"Steven Van Zandt worked with me on which songs should come first so I could best set the tone of the record" We chat with Jessie Wagner
If you've seen the documentary '20 Feet From Stardom' you'll have some idea of the background of Jessie Wagner. Moving from her hugely successful role as a touring singer with the likes of Chic, Lenny Kravitz and Duran Duran - as well as frontwoman for Army Of The Underdog - into the spotlight with her debut solo album, Shoe Droppin', we spoke to Jessie about the making of the album and her mix of genres.
Hey Jessie, how the heck are you?
[laughs] I’m hanging in there. It’s been a very interesting year, but I’m trying to stay positive and keep my head up.
Where are you right now? And what have you been up to today?
I’m in New York right now. I’ve been writing music and doing sessions, and of course - promoting Shoes Droppin!
Your debut album, Shoes Droppin just came out, what can you tell us about it in two sentences?
It’s a personal journey, where I’m trying to navigate the world of tragedy, doubt, and fear. In the end, I find humor, understanding, and acceptance.
OK, we can give you a little more time, what would you say is the overarching theme, or sound, of the album?
The sound is a little bit of soul, country, pop, and blues, all wrapped in a singer/songwriter package. [laughs] There’s something for everyone.
What was the most interesting thing that happened during its recording?
The whole process was interesting. I was trying to finish it while I was touring. So, whenever I was home, I’d pop into the studio, and then fly out to the next city or country. It was exhausting and fun at the same time. And I was so honored to have my fellow Disciples of Soul be featured on it. It wouldn’t have been anywhere as good without their contributions.
You’re released a couple of singles from the album, how do you decide what’s the first thing that people hear from it?
Those decisions were made with the help of my record label, Wicked Cool. Steven Van Zandt worked with me on which ones should come first so I could best set up the tone of the record.
I’m a big fan of ‘Caretaker’; What can you tell me about that song?
That happens to be my favorite song on the record, as well as the most difficult to put together and to write. This came out of a lot of frustration and pain. I was uncertain as to how my career was going - or if it could even survive while I was in this strange position of being everything to one person. I was grappling with guilt and sorrow and so much confusion. This song is a confession of sorts. It wasn’t easy to write, because I didn’t want to seem selfish, but I was really struggling to keep it together at the time and there wasn’t anyone around who could really step in and help. But it was also very liberating writing it. The structure was also hard to construct. I wasn’t sure of the direction Dave, my producer, was going in with it. And then I wrote this odd cadence which if I didn’t deliver right, the song wouldn’t flow. But when I heard it in the end, I cried. I was so pleased with how it came out.
And what can you tell me about the writing of ‘Lovers Lullaby’, another of my favourites from the album.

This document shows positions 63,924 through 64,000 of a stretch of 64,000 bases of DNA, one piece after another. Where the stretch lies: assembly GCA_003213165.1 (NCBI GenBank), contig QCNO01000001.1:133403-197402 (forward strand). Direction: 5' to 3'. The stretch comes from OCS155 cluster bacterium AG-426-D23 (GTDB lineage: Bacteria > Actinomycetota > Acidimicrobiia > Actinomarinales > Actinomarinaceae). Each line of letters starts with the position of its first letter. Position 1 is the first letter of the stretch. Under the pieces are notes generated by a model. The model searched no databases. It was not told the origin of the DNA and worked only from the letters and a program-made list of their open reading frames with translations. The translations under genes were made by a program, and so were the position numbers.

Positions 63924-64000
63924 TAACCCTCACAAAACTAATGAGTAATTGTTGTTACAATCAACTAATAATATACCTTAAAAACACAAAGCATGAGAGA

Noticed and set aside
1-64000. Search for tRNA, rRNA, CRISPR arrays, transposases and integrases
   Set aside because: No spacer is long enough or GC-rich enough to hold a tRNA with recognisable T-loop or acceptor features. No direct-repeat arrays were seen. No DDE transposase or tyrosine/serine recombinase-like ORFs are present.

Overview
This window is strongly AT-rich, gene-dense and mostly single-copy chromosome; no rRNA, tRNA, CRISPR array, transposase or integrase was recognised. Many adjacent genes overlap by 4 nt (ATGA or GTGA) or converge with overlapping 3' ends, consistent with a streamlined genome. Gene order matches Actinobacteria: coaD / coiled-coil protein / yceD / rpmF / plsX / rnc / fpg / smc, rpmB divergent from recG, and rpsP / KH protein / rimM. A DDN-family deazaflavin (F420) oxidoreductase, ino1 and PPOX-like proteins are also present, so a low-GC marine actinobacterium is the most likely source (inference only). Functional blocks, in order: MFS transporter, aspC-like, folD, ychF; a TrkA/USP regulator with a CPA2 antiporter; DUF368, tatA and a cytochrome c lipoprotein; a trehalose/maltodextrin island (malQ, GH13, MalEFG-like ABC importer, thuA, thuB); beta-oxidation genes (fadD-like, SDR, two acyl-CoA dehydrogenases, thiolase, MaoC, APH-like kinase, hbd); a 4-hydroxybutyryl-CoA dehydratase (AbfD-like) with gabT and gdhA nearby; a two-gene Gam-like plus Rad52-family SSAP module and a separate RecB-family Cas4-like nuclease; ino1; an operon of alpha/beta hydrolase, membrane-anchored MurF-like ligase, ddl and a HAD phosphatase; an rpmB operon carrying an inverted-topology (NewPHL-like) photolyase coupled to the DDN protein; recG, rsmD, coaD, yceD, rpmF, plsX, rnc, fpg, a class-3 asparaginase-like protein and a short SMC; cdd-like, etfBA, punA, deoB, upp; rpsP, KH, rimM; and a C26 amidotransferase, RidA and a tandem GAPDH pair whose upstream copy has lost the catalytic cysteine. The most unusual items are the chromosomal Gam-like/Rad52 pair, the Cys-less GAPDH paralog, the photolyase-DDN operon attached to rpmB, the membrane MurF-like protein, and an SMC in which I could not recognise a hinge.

Thank you! I was in a situation where the person I was with was severely agitated. His emotions were uncontrollable. I just wanted something that was soothing and hopeful. I would sing it to him and I think on some levels it helped. I think it helped both of us.
What was the first song you wrote for the album?
'Shoes Droppin'! I guess it was the impetus for the album. I wasn’t planning on doing a Jessie Wagner project. Life was so overwhelming at the time and I was sinking. This is another song where I just couldn’t take it anymore. I wrote this at my lowest, when I was giving up on my faith, and I think this song saved my faith. After this came 'Caretaker', and 'Lover’s Lullaby'. I had these songs and I thought, I should put together an album.
And at what point did you realise you were making a record?
I realized it after I had 'Shoes Droppin', 'Caretaker', and 'Lover’s Lullaby' done. I felt like these songs needed to be heard.
Who’s your most famous friend? And how did you meet?
[laughs] I don’t know if I have any famous friends. I know the people I’ve worked for. But we’re not flying to Nice together! I grew close to the band members, and they’re all well known in their respective circles.
I’ve been a huge Duran Duran fan for years, I know you’ve toured with them, what are they like?
They are like a reality show waiting to happen. Seriously, I wish they would get one! They each have these wonderfully British personalities - each unique and equally delightful. Simon is cheeky, JT is outspoken, Roger is as sweet as a lamb, and Nick is like the wise owl. I loved talking to them and watching them. Definitely worth a TV show!!
What’s your favourite Duran song to perform live?
'Rio' was a lot of fun, but I’d have to say 'Dancephobia'. It was off of their Paper Gods album, the tour that I was a part of. I got to dress up as a sexy doctor and talk to the audience. It was a lot of fun.
We normally ask about playing live but there’s not been much of that. So, a topical question instead, what’s the most interesting thing you’ve done/learnt during the pandemic?
Patience. Wait - did I learn that? Jury’s out.
If you could recommend one song to hear this week, what would it be?
'I Didn’t Know The Time' by Stone Temple Pilots. It’s been on repeat this whole year.
What’s the question we should have asked you today but haven’t?
What do you hope to achieve from this record? I hope I can actually tour on my own name when this pandemic loosens its grip on the world.
Finally, how do you take your coffee?
I’m not a real coffee drinker. If I get anything, it has to be mostly sugar and maybe a 10th coffee. So, I usually get a peppermint white mocha - sugar overload!